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Kristen Stewart Steals The Show In Woody Allen's 'Café Society'

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Back in 1977, Woody Allen described Los Angeles as a city "where the only cultural advantage is you can make a right turn on a red light." Almost 40 years later, Allen may have not fall under the spell of the land of sunshine and oranges, but at least his cinematographer has. Café Society makes the first collaboration between the comic director and Vitorrio Storato, whose legendary credits include The Conformist, Reds, and Apocalypse Now. The septuagenarian cinematographer has also made the switch to digital for the first time (marking Allen's first venture too), so when Jesse Eisenberg's Bobby arrives on the doorsteps of Hollywood in the 1930s, the air is filled with golden yellows and burgundy reds, while the cut-backs to New York feature drab grays and greens. The glamour and glitz of L.A. is less in the stars than in the tones Allen's camera dollies through—even darkness simply creates sensuous silhouettes—but only one thing impresses Bobby.

Playing the Allen stand-in, Bobby arrives from the Big Apple to escape his nagging mother (Jeanie Berlin) and his gangster uncle (Cory Stoll) and find work with his other uncle Phil (Steve Carell), who seems largely based on the legendary agent Charles Feldman. But Bobby instead lusts after Phil's secretary Vonnie, given a chameleon presence by the magnanimous Kristen Stewart. The only problem is, Vonnie has a boyfriend—and that boyfriend, unbeknownst to the ingénue Bobby is his married uncle Phil. Instead of overplay this drama, Bobby continues to pine away with romantic intentions, occasionally consoling himself with Parker Posey's traveled wise-woman, while bringing Vonnie to the Vista see Barbara Stanwyck movies and Beverly Hills to see Spencer Tracy's mansion.

It should no longer surprise anyone in claiming Stewart as one of the great actresses of her generation, but the way she works through the material thrown at her by different directors continues to surprise. After Adventureland and American Ultra, Eisenberg and Stewart have nailed down their quasi-flirtatious tone to a relaxed comic pace. He darts his pointed eyes with the dialogue rapidly firing out of his mouth, while she allows words to spill with less tonal inclination and more rhythmic parsing of emotion. When she later appears dressed in a Minnie Mouse-like getup, her anxiety comes less from her voice than her exasperated moving hands, accentuated by white gloves. Blake Lively later shows up as a competitive love interest her Bobby, and the staunch difference between these two performers could not be clearer. Lively excels in poise and charm—the classic movie star eloquence—but Stewart remains a magnetic chameleon by moving in some way that cannot be captured. She never reveals her method on screen; the kind of presence that would die on the stage, but thrives given the perfectly placed camera.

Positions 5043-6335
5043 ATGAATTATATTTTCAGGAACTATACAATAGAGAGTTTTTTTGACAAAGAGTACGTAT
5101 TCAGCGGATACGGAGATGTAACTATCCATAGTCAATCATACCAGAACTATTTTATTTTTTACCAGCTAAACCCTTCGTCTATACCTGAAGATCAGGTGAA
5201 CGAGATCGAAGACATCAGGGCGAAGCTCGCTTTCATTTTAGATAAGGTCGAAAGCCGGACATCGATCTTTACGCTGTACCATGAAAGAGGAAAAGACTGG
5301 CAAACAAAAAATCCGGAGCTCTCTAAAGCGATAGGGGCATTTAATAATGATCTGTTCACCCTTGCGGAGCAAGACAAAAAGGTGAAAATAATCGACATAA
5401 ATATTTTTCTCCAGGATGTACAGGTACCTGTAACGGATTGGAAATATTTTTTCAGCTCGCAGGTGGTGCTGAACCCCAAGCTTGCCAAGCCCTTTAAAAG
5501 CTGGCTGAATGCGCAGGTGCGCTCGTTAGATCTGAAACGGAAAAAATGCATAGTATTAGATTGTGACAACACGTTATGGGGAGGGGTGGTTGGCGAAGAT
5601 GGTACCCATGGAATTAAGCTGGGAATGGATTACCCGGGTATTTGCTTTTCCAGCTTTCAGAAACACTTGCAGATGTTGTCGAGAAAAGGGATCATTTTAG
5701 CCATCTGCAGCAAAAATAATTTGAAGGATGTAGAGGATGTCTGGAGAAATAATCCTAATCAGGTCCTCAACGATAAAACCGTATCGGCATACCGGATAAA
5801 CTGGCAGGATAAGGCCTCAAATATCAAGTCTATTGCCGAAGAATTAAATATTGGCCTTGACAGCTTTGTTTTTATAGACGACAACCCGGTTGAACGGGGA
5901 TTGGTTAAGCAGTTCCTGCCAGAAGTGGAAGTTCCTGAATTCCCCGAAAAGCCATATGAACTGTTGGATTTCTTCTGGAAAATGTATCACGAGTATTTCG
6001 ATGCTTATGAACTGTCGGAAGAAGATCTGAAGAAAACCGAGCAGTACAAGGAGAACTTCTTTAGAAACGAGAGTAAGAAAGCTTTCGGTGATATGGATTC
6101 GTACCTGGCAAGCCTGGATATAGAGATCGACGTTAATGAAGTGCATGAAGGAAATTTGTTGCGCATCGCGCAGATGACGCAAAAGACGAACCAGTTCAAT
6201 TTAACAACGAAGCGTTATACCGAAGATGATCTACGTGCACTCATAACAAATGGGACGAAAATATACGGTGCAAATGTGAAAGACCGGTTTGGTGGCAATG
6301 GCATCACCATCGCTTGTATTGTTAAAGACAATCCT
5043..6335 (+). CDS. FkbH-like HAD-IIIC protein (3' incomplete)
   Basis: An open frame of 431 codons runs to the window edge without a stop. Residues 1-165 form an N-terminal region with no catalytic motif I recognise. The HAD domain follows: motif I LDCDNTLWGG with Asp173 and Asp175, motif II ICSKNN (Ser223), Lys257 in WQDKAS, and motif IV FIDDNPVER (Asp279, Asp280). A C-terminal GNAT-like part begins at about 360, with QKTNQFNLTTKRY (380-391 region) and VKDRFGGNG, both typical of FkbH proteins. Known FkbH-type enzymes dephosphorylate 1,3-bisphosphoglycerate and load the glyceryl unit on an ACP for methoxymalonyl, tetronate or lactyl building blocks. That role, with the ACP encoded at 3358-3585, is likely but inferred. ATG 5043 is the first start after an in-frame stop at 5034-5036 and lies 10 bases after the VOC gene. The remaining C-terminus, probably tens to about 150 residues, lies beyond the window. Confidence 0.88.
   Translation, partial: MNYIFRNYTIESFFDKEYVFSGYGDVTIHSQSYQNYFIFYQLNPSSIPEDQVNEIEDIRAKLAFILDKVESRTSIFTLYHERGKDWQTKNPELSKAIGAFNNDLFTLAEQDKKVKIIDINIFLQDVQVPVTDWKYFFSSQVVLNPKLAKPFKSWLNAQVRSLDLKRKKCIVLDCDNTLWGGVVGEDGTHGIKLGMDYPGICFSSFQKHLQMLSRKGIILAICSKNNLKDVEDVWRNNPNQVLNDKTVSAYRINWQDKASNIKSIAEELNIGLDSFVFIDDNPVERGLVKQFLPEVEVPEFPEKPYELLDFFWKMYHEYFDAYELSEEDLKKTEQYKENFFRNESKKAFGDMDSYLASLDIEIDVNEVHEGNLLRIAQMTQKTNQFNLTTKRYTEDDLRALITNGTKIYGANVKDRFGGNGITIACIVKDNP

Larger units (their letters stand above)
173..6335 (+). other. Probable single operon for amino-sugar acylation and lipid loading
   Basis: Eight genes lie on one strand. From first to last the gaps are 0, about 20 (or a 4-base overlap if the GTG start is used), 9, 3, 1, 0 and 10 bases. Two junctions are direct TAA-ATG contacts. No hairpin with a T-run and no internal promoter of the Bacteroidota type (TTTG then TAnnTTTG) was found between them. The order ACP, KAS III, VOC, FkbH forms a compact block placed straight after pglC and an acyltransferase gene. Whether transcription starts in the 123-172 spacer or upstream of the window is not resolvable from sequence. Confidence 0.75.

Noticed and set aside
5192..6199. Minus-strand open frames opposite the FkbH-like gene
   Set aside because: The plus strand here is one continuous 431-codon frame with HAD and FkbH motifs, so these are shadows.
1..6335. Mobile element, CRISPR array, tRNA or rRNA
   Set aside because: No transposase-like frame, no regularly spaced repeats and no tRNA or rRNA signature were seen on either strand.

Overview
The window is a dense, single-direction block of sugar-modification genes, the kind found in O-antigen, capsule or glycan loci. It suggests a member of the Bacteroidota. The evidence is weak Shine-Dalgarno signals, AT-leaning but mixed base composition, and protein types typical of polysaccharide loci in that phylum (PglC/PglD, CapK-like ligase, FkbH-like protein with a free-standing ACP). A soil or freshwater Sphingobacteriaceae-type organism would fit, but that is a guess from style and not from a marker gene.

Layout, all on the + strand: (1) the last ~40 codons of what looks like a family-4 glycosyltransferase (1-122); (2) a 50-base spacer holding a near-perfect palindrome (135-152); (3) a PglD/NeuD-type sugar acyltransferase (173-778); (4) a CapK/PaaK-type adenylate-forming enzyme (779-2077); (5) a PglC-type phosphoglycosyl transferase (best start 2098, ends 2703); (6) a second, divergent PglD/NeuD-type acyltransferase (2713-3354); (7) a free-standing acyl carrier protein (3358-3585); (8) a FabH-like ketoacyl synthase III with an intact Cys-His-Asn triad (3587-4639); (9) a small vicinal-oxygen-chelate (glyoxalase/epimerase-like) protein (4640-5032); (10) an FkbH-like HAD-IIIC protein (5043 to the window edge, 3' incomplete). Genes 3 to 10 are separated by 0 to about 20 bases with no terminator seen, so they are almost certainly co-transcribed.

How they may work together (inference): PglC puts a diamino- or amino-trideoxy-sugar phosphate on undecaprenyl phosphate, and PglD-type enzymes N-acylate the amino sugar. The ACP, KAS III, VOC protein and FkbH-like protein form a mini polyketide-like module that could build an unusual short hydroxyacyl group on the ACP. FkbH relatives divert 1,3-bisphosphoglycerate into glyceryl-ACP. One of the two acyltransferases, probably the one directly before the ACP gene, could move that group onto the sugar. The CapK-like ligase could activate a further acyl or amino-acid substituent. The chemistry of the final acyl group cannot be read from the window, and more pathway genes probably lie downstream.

Café Society eventually sends its narrative back to New York, where Bobby works in what becomes the eponymous club, and Storatto slowly changes New York's color schemes to slick blacks and whites with sparks of royal blues and mahogany oaks. In Allen's loose tempos, the camera dollies into shots with a graceful rhythm that keeps the anxieties of the plot warmly sedated. And while some plotting revolving Stoll's gangster threatens to turn the story sour, the jazz-scored tone seems relatively light as it swings through the tenuous romance between Bobby and Vonnie.

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Late in the film, one of the minor characters remarks, "Socrates said, 'The unexamined life is not worth living.' But the examined one is no bargain." As a capping line, it sums up the way that Allen functions in this highly frothy comedy, in which the stakes seem utterly superfluous until a final cross-dissolve suddenly hits an unexpected emotional cue. As a writer-director, Allen's films have constantly found ways to turn bemusement into the blues; playfulness into pathos. Each one of his films carry expected movements and zingers, but this relative lack of suspense has formed something of a comforting pleasure in which he sneaks in emotional honesty in unexpected ways.

Café Society opens everywhere on Friday.

Peter Labuza is a freelance film critic, whose work has appeared in Variety, Sight & Sound, and The A.V. Club. Follow him on Twitter.